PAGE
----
Firings no answer for schools
Our latest plan to improve public schools is: Off with their heads! I'm talking about the federal government's latest strategy for "disruptive...
Seattle Times staff columnist
Our latest plan to improve public schools is: Off with their heads!
I'm talking about the federal government's latest strategy for "disruptive change" in our worst-performing public schools. If a district wants federal grant money for a struggling school — $50,000 to $2 million a year for three years — then the feds say you have to get rid of the principal.
In some cases, you have to push out half the staff. Apparently whether it makes any sense or not.
In Tacoma this means they are replacing the principals and at least half the teachers at two middle schools (the teachers most likely will be reassigned.) In Marysville they plan to pink-slip a principal in a high-poverty middle school who has been on the job only two years.
In Sunnyside, near Yakima, out will be a well-regarded principal who many parents and school-board members say ought to be kept where he is. He's so valued they're not firing him. They're moving him out of overseeing the struggling high school so they can snag the federal grant.
"It feels so terribly unfair," the Marysville superintendent, Larry Nyland, said to KING-TV. But he's going along with the firings against his will, he said, to qualify for hundreds of thousands in federal money.
Is this really what national school-reform efforts have come to? Your money or your teachers. Take your pick.
It reached a peak in Rhode Island last week (let's hope it was the peak). One district there decided to fire all 93 teachers and staff at a low-performing high school.
Seventy-four classroom teachers, plus reading specialists, guidance counselors, the principal, even the school nurse — all got the ax. They didn't want to work a longer school day without being paid for it.
This move was hailed as "courageous" by Education Secretary Arne Duncan. And praised Monday by President Obama himself.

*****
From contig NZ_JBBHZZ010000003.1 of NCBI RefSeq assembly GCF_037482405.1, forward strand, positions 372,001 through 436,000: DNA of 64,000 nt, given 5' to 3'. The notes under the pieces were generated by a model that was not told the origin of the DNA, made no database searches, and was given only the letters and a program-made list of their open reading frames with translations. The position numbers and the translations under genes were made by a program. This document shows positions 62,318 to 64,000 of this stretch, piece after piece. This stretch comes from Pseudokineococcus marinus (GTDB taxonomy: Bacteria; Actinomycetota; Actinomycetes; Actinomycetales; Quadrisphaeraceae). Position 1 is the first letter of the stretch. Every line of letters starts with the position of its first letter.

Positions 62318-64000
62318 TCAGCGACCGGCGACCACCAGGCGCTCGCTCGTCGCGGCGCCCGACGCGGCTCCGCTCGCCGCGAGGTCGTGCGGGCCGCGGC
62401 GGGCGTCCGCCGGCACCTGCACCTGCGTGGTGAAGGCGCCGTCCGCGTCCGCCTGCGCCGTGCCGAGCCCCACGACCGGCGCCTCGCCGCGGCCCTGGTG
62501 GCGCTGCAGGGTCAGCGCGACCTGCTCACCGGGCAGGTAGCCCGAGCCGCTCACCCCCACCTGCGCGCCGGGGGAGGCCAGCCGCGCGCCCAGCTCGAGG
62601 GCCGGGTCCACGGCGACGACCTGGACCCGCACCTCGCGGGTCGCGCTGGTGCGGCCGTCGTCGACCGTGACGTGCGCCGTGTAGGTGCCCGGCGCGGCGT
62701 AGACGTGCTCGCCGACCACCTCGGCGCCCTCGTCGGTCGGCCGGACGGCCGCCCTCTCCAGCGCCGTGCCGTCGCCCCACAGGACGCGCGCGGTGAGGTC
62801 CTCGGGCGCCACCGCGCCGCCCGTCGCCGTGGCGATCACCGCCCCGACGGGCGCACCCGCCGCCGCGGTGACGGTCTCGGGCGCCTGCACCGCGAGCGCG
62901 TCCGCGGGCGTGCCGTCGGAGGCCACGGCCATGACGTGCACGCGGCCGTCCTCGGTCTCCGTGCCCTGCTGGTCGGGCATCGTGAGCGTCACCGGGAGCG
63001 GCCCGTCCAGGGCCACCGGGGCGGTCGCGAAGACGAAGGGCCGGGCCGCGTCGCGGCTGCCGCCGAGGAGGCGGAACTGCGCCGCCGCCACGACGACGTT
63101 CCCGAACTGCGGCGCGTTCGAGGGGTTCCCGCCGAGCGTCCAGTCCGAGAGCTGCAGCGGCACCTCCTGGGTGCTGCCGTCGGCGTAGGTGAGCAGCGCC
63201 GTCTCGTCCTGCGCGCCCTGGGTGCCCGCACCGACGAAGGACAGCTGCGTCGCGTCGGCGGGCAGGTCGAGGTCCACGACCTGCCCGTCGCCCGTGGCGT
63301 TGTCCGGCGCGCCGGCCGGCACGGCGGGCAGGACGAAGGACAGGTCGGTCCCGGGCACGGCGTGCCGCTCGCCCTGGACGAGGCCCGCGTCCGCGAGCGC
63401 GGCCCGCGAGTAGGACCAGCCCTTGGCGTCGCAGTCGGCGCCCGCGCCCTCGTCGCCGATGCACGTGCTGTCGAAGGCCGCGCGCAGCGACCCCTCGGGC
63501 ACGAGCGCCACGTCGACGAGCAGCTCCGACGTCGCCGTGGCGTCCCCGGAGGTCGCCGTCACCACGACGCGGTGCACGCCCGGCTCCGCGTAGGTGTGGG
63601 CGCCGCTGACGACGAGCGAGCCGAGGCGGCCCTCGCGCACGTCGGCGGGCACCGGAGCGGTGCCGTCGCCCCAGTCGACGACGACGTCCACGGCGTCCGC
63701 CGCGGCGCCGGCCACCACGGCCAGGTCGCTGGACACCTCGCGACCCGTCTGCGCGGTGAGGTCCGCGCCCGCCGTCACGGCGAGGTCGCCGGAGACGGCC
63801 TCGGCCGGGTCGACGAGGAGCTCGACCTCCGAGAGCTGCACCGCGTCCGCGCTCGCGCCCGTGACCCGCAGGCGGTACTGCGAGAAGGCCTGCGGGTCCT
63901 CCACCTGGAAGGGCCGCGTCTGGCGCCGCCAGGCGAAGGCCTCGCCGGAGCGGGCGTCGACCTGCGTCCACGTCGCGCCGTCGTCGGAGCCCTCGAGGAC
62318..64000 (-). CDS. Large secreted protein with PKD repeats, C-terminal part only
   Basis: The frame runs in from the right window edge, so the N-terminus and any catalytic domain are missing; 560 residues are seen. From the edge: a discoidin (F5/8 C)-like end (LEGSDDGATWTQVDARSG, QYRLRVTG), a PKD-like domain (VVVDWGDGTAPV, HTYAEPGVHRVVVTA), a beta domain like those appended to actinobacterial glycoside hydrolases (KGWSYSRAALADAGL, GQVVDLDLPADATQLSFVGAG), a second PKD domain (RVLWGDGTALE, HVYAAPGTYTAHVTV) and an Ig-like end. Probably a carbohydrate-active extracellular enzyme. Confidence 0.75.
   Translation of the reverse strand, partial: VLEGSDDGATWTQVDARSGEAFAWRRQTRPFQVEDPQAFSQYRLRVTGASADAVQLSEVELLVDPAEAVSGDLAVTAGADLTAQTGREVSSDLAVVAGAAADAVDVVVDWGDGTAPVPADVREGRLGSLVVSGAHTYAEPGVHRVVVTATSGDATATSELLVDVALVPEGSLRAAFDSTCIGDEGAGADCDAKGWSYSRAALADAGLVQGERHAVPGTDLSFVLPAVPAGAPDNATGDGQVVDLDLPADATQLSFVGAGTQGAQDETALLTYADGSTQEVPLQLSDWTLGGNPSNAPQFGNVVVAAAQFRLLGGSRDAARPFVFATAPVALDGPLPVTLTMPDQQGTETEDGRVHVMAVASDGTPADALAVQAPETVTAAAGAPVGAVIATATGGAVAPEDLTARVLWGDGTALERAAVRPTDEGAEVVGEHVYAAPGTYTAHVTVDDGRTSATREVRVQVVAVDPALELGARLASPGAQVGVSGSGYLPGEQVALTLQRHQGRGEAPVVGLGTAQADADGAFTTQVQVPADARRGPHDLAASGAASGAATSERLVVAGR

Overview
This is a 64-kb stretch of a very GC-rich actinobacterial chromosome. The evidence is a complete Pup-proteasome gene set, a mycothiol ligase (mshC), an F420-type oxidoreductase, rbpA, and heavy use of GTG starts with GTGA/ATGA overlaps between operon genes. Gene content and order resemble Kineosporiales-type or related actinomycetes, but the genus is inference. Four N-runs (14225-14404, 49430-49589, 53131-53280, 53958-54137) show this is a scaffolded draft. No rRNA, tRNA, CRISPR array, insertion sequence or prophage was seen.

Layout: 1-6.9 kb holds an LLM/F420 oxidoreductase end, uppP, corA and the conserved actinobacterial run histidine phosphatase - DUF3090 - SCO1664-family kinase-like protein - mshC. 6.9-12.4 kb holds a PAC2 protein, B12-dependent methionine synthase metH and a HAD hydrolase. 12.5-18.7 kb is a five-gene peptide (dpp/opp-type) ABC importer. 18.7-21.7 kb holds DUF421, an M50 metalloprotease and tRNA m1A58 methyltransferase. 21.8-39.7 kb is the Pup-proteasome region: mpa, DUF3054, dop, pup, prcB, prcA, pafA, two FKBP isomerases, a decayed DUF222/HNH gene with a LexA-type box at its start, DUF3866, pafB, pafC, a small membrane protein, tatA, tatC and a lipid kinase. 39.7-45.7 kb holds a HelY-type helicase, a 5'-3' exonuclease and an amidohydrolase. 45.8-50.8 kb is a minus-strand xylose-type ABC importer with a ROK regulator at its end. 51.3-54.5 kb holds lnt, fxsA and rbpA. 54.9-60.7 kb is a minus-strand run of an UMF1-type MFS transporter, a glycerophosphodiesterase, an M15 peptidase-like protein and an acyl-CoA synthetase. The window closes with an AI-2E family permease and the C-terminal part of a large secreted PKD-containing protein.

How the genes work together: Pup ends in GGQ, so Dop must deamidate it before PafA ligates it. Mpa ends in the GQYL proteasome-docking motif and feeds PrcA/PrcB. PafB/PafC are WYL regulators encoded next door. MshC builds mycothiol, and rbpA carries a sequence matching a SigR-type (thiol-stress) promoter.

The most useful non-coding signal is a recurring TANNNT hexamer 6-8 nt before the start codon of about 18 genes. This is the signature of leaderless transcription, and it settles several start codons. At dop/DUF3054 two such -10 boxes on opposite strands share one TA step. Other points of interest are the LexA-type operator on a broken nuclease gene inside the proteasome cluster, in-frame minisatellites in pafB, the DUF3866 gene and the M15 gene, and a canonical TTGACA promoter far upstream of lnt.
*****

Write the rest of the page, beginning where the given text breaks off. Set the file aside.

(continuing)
People thought Bush could be simple-minded. Helping a struggling school by sacking everyone who works there is like responding to rising crime by firing all the police.
I didn't come up with that analogy. Diane Ravitch did. What's interesting about her is that she's a New York University education professor with ties to both Bush administrations. She was long a vocal booster of market-minded school reforms such as vouchers, high-stakes testing and teacher merit pay.
She was wrong about all of it, she now argues in a confessional new book, "The Death and Life of the Great American School System: How Testing and Choice Are Undermining Education." None of that stuff works, she says. Not well enough, anyway, to go whole hog into privatizing and corporatizing the public schools.
This latest idea of firing because of schoolwide test scores is madness, she said in an e-mail. It's part of a false mania of No Child Left Behind, now amplified by the Obama administration, that schools will get better if somehow all those "lazy teachers and lazy principals" can be shamed or bullied into action.
"Might as well fire the students and fire their parents, then fire the TV programs, movies and Web sites that distract kids from their studies," she says.
Of course there are some bad teachers and principals. Ravitch argues to cull those by using "human judgment and peer review." Not federal grant formulas.
She also notes how curious it is that the business mania for accountability is directed at teachers in high-poverty schools. Not at, say, Wall Street.
Ravitch's book comes at a key time in the education debate. Business-style school reforms, with standardized-test results as their lifeblood, are soaring in popularity. Even as reams of new data suggest they don't work or are at best a mixed bag.
I asked what she would do instead.
Stop scapegoating teachers and principals, she said. Go back to neighborhood schools so they again are a center of civic life. Stop teaching to multiple-choice tests. Put in a content-rich curriculum that includes the arts, science, history, geography, civics, foreign languages, literature and physical education. Tell parents to step up and stop blaming the system.
Sounds ... hard. Wouldn't it be easier to fire somebody?
Danny Westneat's column appears Wednesday and Sunday. Reach him at 206-464-2086 or email@example.com.
About Danny Westneat
Danny Westneat takes an opinionated look at the Puget Sound region's news, people and politics. Send tips or comments to firstname.lastname@example.org. His column runs Wednesday and Sunday.
email@example.com | 206-464-2086
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